Friday, August 28, 2009

Sow and Reap, Sow and Reap

Be sure you know the condition of your flocks and give careful attention to your herds; for riches do not endure forever, and a crown is not secure for all generations. When the hay is removed and new growth appears and the grass from the hills is gathered in, the lambs will provide you with clothing, and the goats with the price of a field. You will have plenty of goats’ milk to feed you and your family and to nourish your servant girls.
Proverbs 27:23-27

“Riches do not endure forever.” Now there’s a sentiment we can relate to as we have recently watched our IRAs, 401Ks and other investments dwindle to almost half of what they were just two years ago. For those of us who have another decade or two or three until retirement, we’re smiling like the Cheshire Cat, because as long as we’re in the continual process of adding to our investments, we know – or at least we think we know – that these market lows will soon enough turn themselves around and we’ll be sitting pretty again. But what about those who were slated to retire this year and were counting on that 401K to fund a new RVing habit? What about those who are already retired and see that what they thought was going to last them through some 30 golden years, will be lucky to fund 20 bronze years?

These are unique problems to a modern market economy. Old Jewish men of the 6th century didn’t have this sort of problem, did they? And yet this scripture – it’s like it was written for today!

There’s a concept buried in this verse that challenges the way of American thinking. I’ll give you three guesses as to what it is: (OK, I’m tired of waiting, I’ll guess for you)

1. Give careful attention to your flocks and herds – no, not that. We budget, we reconcile our books monthly, we review our quarterly investment reports, make changes as needed. We’ve got that principle down, though we may not always practice it.

2. Diversify! We need goats, lambs, hay and grasses and each of those should be used in as many ways as possible: goats for milk and meat, lambs for wool and meet, and when we cash in on them, we should invest in real estate (“…the price of a field.”). Wrong again. We already know all about diversifying our portfolio, though we may not always practice it.

3. Hmm, let’s see – have servant girls? Lame!

Give up? The buried concept that challenges our American way is this: retirement is not advisable. It might be the American dream now, but it’s not one of the practices on which this nation was founded – or any other nation for that matter (although it might be a foundation of the State of Florida, thinking Ponce de Leon here… and old geezers in black socks and tennies). Smarter people than I could tell you when exactly the concept of retiring from work came in vogue, but I do know that it’s a relatively new idea. For most of humankind, elderly people just kept on doing whatever they could do until they kicked off. And that’s the way it still works in most of the world. Of course, they are not able to continue the level of productivity of their midlife years, and they may not even be engaged in activities that have a direct monetary payout, but they contribute by watching grand or great grandchildren, taking the flocks out to pasture, stirring the soup – whatever – they work! Only in Western Civilization do you find the elderly person whose purpose in life is to play golf, shop and see the world.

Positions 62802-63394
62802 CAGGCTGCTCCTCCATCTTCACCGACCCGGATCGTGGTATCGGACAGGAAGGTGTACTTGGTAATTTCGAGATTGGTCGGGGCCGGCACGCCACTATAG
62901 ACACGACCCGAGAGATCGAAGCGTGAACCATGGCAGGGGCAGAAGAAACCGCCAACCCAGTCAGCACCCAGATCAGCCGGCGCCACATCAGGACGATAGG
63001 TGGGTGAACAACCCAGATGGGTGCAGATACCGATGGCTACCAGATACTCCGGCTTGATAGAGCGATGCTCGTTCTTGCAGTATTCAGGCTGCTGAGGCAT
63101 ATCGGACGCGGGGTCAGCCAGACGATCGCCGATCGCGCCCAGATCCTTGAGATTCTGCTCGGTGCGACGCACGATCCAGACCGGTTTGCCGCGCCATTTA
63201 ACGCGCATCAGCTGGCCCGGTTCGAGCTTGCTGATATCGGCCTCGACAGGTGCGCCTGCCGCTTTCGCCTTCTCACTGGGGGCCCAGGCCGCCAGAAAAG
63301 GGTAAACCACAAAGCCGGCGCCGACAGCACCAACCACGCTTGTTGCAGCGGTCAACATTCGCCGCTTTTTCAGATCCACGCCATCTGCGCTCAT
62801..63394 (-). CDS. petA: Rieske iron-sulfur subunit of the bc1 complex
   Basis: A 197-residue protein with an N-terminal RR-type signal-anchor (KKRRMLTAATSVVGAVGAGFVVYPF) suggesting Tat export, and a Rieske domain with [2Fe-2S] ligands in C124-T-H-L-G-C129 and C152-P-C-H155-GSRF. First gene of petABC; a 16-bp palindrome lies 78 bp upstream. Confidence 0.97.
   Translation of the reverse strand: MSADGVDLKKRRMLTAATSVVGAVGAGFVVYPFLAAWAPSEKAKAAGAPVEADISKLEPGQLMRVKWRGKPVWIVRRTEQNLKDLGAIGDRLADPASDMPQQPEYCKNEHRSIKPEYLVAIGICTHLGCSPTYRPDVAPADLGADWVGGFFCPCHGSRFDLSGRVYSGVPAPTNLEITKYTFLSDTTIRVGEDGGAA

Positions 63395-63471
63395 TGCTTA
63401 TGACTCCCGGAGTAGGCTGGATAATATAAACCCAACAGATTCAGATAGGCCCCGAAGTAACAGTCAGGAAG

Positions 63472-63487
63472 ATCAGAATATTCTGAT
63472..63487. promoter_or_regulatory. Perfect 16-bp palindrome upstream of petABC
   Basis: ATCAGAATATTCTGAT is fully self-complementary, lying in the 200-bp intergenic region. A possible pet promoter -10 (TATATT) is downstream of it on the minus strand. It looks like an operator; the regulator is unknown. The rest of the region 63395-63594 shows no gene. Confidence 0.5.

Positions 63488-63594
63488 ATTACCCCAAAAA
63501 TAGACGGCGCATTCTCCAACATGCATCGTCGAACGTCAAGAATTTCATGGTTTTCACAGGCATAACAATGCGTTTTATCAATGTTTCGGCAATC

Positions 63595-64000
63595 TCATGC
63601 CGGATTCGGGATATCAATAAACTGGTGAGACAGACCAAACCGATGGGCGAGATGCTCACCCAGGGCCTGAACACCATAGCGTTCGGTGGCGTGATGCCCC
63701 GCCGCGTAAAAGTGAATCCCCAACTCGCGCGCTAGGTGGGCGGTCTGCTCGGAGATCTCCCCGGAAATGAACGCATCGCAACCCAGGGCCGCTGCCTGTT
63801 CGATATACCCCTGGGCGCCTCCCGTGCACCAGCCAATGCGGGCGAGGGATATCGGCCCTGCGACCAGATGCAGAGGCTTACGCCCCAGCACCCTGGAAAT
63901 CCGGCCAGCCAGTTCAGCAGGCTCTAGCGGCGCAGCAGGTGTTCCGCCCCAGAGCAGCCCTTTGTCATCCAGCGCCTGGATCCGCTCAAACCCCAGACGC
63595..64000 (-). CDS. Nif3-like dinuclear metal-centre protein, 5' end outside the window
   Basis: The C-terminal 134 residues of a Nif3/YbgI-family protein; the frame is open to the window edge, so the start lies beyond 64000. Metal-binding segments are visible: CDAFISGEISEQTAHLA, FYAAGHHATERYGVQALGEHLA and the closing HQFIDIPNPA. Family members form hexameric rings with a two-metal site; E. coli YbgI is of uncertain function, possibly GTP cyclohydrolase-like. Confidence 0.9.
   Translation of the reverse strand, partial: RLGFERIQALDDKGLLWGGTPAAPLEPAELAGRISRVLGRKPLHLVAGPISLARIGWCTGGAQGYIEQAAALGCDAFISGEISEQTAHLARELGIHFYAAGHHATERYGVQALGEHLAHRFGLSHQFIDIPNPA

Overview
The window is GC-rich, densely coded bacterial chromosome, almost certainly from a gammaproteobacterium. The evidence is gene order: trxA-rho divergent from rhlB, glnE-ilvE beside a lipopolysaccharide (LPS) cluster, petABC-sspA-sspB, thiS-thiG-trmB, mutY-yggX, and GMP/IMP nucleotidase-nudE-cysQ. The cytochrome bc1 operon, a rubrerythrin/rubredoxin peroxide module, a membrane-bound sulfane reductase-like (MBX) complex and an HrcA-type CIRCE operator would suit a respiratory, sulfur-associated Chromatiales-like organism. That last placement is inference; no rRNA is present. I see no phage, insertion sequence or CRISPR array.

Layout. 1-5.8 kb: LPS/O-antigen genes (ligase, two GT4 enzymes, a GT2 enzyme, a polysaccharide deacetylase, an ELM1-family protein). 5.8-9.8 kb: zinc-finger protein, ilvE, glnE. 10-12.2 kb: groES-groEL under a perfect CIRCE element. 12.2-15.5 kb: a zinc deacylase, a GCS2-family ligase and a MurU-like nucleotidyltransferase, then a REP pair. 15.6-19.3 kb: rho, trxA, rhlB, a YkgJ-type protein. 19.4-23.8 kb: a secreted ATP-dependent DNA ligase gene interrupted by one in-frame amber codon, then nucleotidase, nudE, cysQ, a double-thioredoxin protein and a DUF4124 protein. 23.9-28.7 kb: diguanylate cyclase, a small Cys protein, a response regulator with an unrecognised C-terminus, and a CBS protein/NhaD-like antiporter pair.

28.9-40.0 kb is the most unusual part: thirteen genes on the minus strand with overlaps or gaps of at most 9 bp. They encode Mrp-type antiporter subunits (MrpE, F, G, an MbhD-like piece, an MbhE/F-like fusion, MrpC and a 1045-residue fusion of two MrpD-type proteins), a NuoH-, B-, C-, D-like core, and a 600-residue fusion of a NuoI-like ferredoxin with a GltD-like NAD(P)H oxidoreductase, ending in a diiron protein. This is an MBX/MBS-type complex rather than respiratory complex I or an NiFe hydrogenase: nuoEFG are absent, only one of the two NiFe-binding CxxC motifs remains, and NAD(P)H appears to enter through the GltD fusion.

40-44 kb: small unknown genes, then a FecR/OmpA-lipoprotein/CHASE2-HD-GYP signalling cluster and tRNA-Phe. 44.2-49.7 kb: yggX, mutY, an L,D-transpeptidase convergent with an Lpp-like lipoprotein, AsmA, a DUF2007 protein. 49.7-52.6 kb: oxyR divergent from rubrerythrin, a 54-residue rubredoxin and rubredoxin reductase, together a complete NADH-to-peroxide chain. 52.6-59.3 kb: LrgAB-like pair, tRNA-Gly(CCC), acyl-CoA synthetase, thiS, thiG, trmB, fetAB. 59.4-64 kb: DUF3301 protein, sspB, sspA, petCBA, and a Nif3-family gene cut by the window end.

Now, if you want to know the truth, given my druthers, I would far prefer to play golf, shop and see the world from age 65 on, rather than continue to labor. And for many people, working past a certain age at the profession they have held throughout life is simply not an option. If they don’t chose to retire, they are forced to retire. Our society makes it fairly problematic not to retire – a strange and quick turn of events from the days of yore.

Let’s step outside our societal norm for a second and consider this: Is it God’s will that we retire? This is a huge question with lots to consider, prime among them: what is it we’ll be doing with all our spare time? Do you think it’s God’s will for us to RV around the country or watch three hours more of TV each day? Some folks retire from their day job to pursue a ministry – like going into missions. For that person, God probably sped retirement.

The not-so-obvious sage advice in these verses is to keep the income coming in – don’t be so na├»ve to think that what you have will provide for the number of years you have planned for it to last. This rarely seems to work out. Think of the elderly people you know – they seem to fall in two camps: either their money didn’t last them long enough and they are living in poverty or they die with a ton of money in the bank. Both are big rip-offs and there is much scripture to support that neither is God’s will for our finances (we’ll be looking at these in future posts). Perhaps God’s will is “sow and reap, sow and reap.” Of course, we’re always doing that anyway. But my question to you is this: If you sow 18 holes, followed by a massage and a few hours of prime-time TV, what do you reap?

Contemplate this: Maybe the only sure plan for not outliving my harvest is to keep sowing for as long as I’m physically able.

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